It was recently announced that Frank Zappa will tour again a quarter century after his death. They're pulling video footage from the 1970s out of mothballs. Blowing off the dust and cranking up the hype machine to create a holographic concert extravaganza. Starring Zappa as the back-from-the dead hologram accompanied by a still living band of musicians who performed in previous incarnations of The Mothers of Invention and beyond.
Zappa's oldest son Dweezil has toured for years after his father’s death with the Zappa does Zappa concerts. Now with the legal battles brewing past and present, Dweezil no longer sells FZ related merch and had to change the name of his concert show, now called “Dweezil Zappa Plays Whatever the &$?!"@#% He Wants.” Youngest son Ahmet Zappa, who’s also executor of The Zappa Family Trust, has created even more contention with the new Bizarre World of Frank Zappa Holographic Concert tour.
News reports say the tour has torn the siblings apart. Bad blood is bubbling. Ahmet and his little sister Diva are in a family drama conflict with elders Dweezil and older sister Moon Unit. A legal limbo stalemate in the family is nothing new. When money comes in the door families fly out the window. Squabbles over rights to grandma's fur coat or daddy's millions are normal.
Litigation is the American way for wholesome family values. Airing out the family’s dirty underwear is also the American standard. Of course, for me Frank Zappa was anything but American. He was a bandleader, composer, musician, family man and sometimes even a businessman but was never a commercially viable patriot. His late wife Gail's marketing savvy helped rake in a fortune after the fact too. It's always about the money, ain't it?
I'm not the diehard fan I was in my youth. I still indulge in marathon listening parties of Zappa and the Mothers on those infrequent benders until I fall out. My enthusiasm has stayed the course on the accumulated layer of lacquered years. I can still listen to entire albums and love each one as much as the next. Burnt Weeny Sandwich, Hot Rats, Waka Jawaka, Uncle Meat, Weasels Ripped My Flesh and Lumpy Gravy among many others are on my Zappa rotation set list when the spirits move me.
Zappabilia abounds for public consumption. There's so much that trying to put it all in perspective in this limited format is impossible. The music of The Mothers of Invention had a personal and cathartic effect on my tender psyche. Stamping me forever with the No. 1 Freak seal of approval. I'm still pretty freaky even by today's standards of freakiness. To be weird is one thing but to be freaky is quite another kookycreature. In a coordinate combo, a wired weirdo freak would sum it up fairly accurately.
I was Zappafied, drifting in a world of bizarreness and rarified soundscape hallucinations some call drug-induced interludes of psychedelic madness. An ultimate freakout of notes and sounds in a loony tune echo chamber fueled exclusively on teen testosterone, underground comics and rock ‘n’ roll. Suited up in a way out costume of classical gassy soup and well-orchestrated mind fuck. Some say it's music. Ladies and germs, that's the Mothers. A lifelong love of Invention.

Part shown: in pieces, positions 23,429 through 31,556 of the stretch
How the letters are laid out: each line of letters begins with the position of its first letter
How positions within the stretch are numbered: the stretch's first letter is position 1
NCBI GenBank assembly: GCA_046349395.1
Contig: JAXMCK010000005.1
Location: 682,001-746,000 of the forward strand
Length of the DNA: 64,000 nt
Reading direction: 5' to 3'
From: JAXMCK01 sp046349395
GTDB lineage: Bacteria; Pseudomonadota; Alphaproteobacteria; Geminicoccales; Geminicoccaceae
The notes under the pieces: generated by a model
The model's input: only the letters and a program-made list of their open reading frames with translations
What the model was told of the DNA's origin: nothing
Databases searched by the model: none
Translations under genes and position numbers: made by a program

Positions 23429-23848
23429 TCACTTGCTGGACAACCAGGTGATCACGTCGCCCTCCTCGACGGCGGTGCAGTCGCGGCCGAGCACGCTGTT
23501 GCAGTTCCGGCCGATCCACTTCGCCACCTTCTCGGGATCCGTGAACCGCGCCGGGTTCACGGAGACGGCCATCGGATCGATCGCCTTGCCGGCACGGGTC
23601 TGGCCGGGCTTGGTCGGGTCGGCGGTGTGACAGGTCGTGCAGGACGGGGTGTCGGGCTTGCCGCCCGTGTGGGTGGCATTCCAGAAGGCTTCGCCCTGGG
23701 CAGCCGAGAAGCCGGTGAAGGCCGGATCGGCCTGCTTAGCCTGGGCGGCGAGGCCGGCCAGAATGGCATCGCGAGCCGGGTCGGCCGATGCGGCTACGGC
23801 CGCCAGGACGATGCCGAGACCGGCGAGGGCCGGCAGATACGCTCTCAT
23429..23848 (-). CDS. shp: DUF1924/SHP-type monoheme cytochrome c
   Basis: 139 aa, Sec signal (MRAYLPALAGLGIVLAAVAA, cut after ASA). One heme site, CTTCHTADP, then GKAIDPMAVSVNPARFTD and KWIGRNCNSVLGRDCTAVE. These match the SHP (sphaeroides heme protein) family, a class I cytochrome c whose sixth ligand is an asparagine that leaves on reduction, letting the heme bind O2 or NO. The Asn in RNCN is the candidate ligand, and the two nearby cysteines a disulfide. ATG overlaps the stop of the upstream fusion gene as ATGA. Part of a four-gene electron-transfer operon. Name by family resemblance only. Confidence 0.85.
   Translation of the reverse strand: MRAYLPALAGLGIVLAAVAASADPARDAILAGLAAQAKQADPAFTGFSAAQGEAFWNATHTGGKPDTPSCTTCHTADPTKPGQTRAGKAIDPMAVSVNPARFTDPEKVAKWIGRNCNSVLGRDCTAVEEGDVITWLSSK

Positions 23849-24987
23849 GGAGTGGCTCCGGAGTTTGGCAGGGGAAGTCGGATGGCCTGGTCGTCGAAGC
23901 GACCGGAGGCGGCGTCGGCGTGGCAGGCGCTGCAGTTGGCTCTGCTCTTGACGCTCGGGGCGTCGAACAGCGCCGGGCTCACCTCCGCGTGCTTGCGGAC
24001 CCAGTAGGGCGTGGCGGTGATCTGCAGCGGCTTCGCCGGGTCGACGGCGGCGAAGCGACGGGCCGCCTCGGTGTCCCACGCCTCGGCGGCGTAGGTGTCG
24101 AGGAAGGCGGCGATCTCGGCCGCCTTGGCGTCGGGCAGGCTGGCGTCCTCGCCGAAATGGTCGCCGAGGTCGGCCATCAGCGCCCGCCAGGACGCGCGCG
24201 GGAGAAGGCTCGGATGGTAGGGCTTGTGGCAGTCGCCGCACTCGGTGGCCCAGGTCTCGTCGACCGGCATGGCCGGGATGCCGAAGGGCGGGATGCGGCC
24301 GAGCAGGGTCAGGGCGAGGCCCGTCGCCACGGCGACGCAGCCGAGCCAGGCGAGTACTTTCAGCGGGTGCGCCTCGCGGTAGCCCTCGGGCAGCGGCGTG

It doesn't matter that in 1979 Frank Zappa was booked in a last-minute attempt to fill in as a substitute for Keith Richards, who was originally slated to recite The Talking Asshole, an excerpt taken from the novel Naked Lunch by William Burroughs. Richards had to cancel because of legal problems involving heroin in Toronto. It's of little consequence that a young Patti Smith had a hissy fit because she had to follow Zappa. Who knows? I wasn't there.
The Zappaesque movie spectacle 200 Motels was an ill-fated big screen release. Not the average rock opera debut in 1971. It's as obscure now as it was an unknown classic then. A strange appearance of Ringo Starr as a Zappa lookalike looking eerily similar. An oddly-placed Theodore Bikel and the cast of Mothers of Invention with Flo & Eddie, original members of The Turtles. Even a cameo from Who drummer Keith Moon.
It all sounds like make believe. Like speaking out against Tipper Gore’s PMRC (Parents Music Resource Center) censorship agenda as an advocate for free speech and the rights of songwriters. Some called the anti-profanity the Mothers of Prevention. Frank Zappa could be a difficult non-social diva at times.
While some bickered over the merit of Rolling Stones vs. Beatles, at another end of the rock ‘n’ roll circus it was the Velvet Underground vs. The Mothers of Invention. It's debatable that both bands were out there having fun in the warm California sun or brooding in the dark gray cement canyons of Manhattan. Andy Warhol had a definite disdain for what he said was Zappa's meanness toward Lou Reed, publicly insulting the Velvet Underground. As an intro he announced, "This band really sucks."
Zappa was a mega power and didn’t want to share his freak crown with Lou Reed or anybody else. He gave us the gift of decades of incredible music and art. Plus a wicked sense of humor. He introduced us to amazing artists like Captain Beefheart.
He produced the all-girl rock band The GTO’s. He even laid Wild Man Fischer on an unsuspecting counterculture. He did it all. Now his kids, who should know better, want to introduce us to the world of a holographic Frank Zappa back from the dead live in concert. I’ll pass on that gig.